For Professor Lucas Ogunjimi, president of track and field officiating officials in Nigeria and the country’s only Area Technical Officer (ATO), lane placements does not offer any material advantage to athletes.

”As far as standard tracks are concerned, no lane has any material advantage over the other.However, on the basis of the rules, best performing athletes (based on position and time during the build up) are drawn into the inner four lanes (3, 4, 5, & 6).In most cases, this arrangement normally provide beauty to the finish phase of the race,” said the track and field expert.

Rotimi Obajimi, a former technical committee chairman of the Athletics Federation of Nigeria and one time coaching instructor and course director with World Athletics however believes there are advantages and disadvantages in lane placement.

”For races run in lanes and on the straight,no advantage is gained.However where the fastest athletes are in the “middle lanes” there is a likelihood of causing wind turbulence for athletes in the “outer lanes” to deal with particularly in “still ” and “head wind” conditions. However for races run in lanes with bends/curve,the outer lanes are more advantageous as they enable athletes to execute a longer stride length whilst negotiating the bend/curve!!.’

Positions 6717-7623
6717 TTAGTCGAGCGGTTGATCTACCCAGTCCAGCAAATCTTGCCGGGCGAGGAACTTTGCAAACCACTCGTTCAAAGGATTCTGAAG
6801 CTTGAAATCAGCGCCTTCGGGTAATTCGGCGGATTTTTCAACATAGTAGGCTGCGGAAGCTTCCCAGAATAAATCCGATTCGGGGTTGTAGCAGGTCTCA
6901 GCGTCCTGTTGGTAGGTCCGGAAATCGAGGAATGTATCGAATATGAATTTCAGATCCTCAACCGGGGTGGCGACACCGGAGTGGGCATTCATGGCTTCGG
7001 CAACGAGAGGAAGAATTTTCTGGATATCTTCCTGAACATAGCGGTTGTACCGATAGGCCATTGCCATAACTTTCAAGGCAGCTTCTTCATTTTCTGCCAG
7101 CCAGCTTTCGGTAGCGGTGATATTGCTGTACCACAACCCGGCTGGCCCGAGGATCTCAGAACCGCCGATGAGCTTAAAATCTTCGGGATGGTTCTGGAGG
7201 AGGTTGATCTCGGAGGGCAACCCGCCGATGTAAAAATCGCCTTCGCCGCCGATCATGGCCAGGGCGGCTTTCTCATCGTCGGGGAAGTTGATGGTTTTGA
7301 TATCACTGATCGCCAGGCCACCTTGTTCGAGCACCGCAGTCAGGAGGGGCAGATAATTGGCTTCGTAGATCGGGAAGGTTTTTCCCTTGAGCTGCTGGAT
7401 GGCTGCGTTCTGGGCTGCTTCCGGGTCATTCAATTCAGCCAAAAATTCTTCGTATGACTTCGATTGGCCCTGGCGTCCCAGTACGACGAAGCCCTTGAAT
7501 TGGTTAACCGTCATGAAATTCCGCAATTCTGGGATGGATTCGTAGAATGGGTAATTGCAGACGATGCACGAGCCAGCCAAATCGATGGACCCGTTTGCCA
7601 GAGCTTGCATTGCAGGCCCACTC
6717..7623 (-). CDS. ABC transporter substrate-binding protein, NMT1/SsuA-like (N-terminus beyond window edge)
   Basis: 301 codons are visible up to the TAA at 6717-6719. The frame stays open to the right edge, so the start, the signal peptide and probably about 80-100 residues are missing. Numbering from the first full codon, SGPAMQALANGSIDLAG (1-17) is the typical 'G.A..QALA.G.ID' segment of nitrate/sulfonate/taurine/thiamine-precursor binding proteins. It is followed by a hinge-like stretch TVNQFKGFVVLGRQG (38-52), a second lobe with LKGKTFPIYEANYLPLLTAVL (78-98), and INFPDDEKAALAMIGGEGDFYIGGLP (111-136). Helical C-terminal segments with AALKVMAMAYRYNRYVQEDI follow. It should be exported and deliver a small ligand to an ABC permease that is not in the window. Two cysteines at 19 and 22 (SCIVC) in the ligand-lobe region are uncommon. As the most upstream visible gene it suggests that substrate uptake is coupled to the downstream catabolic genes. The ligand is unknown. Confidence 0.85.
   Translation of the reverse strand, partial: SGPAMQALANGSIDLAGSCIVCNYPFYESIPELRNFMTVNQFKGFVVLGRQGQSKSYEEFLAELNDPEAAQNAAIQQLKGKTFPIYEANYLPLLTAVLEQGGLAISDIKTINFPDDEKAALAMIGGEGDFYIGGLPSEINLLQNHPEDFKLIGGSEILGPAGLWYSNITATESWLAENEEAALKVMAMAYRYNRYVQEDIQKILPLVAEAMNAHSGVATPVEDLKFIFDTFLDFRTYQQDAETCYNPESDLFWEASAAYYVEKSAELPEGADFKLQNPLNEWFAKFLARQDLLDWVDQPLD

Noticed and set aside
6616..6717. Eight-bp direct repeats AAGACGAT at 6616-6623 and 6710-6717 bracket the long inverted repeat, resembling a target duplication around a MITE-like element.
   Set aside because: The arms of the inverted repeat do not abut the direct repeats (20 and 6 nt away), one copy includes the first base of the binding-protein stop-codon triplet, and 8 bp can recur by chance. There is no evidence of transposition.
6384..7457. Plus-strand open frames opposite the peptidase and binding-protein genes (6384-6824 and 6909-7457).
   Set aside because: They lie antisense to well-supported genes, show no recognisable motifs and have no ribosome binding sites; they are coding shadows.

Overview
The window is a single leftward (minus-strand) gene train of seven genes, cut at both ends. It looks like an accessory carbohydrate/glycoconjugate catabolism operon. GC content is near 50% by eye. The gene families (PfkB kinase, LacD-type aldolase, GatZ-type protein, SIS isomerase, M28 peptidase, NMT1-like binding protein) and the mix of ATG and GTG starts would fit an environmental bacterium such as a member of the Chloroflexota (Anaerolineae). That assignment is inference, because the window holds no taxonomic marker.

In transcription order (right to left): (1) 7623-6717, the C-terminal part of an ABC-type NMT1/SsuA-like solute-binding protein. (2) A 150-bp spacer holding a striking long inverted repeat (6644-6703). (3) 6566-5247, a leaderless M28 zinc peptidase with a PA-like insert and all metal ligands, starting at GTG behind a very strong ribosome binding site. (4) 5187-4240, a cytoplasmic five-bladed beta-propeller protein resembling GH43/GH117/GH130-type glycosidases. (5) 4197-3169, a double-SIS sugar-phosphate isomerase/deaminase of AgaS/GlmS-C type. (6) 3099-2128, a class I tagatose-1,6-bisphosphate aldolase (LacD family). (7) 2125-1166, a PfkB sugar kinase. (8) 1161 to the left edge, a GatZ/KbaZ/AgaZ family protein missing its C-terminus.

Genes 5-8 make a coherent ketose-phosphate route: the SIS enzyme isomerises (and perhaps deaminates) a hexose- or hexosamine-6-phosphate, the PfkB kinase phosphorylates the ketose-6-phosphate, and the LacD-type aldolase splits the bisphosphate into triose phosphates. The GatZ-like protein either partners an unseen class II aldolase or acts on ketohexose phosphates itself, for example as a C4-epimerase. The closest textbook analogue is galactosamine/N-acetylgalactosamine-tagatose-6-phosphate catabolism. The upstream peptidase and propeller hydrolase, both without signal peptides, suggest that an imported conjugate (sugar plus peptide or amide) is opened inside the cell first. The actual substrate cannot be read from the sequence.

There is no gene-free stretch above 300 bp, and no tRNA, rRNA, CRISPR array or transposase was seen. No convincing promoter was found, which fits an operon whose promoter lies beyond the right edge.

Nigeria and Africa’s reigning fastest man,Olusoji Adetokunbo Fasuba also believes lane placement confers on some athletes psychological advantages.

”For the 100m,when an athlete is placed in the middle lane,it helps him ‘balance’ and tends to use his peripheral vision to balance his race.So an athlete in lane one,two or seven and eight will tend to be slightly imbalanced because he or she will tend to look more to the right or left as an athlete who is more central (in middle lanes),’said Fasuba,the only man in African Championships history to win the 100m title three consecutive times.

Reigning African 400m record holder,Falilat Ogunkoya says the major races where the issue of lane advantages or otherwise come is the 200m and 400m but believes most of the advantages or disdvantages are mental.

”All of it is the same distance. Some say on the inner lanes the turns are tight. But that didn’t bother Cathy Freeman who ran fastest than all of us (seven others including me) to win the 400m gold in Athens, Greece in 1997 in lane one with 49.77 seconds,her second fastest time over the 400m that year.

There is also the thinking that running on the outside lane is a disadvantage because you can’t see any of the other runners but Van Niekerk made nonsense of this belief by setting a new world record from lane 8,’said Ogunkoya.

Samuel Ademolu Fatunla,chairman of Ekiti state athletics association and one of only two track and field statisticians recognised in Nigeria by the international body emphatically aligns with Ogunkoya.

”I don’t think lane placement give athletes any advantage(s) technically because all the lanes are equal.I can remember vividly that late Sunday Bada ran his 44.63 seconds personal best from lane 8.”

By Dare Esan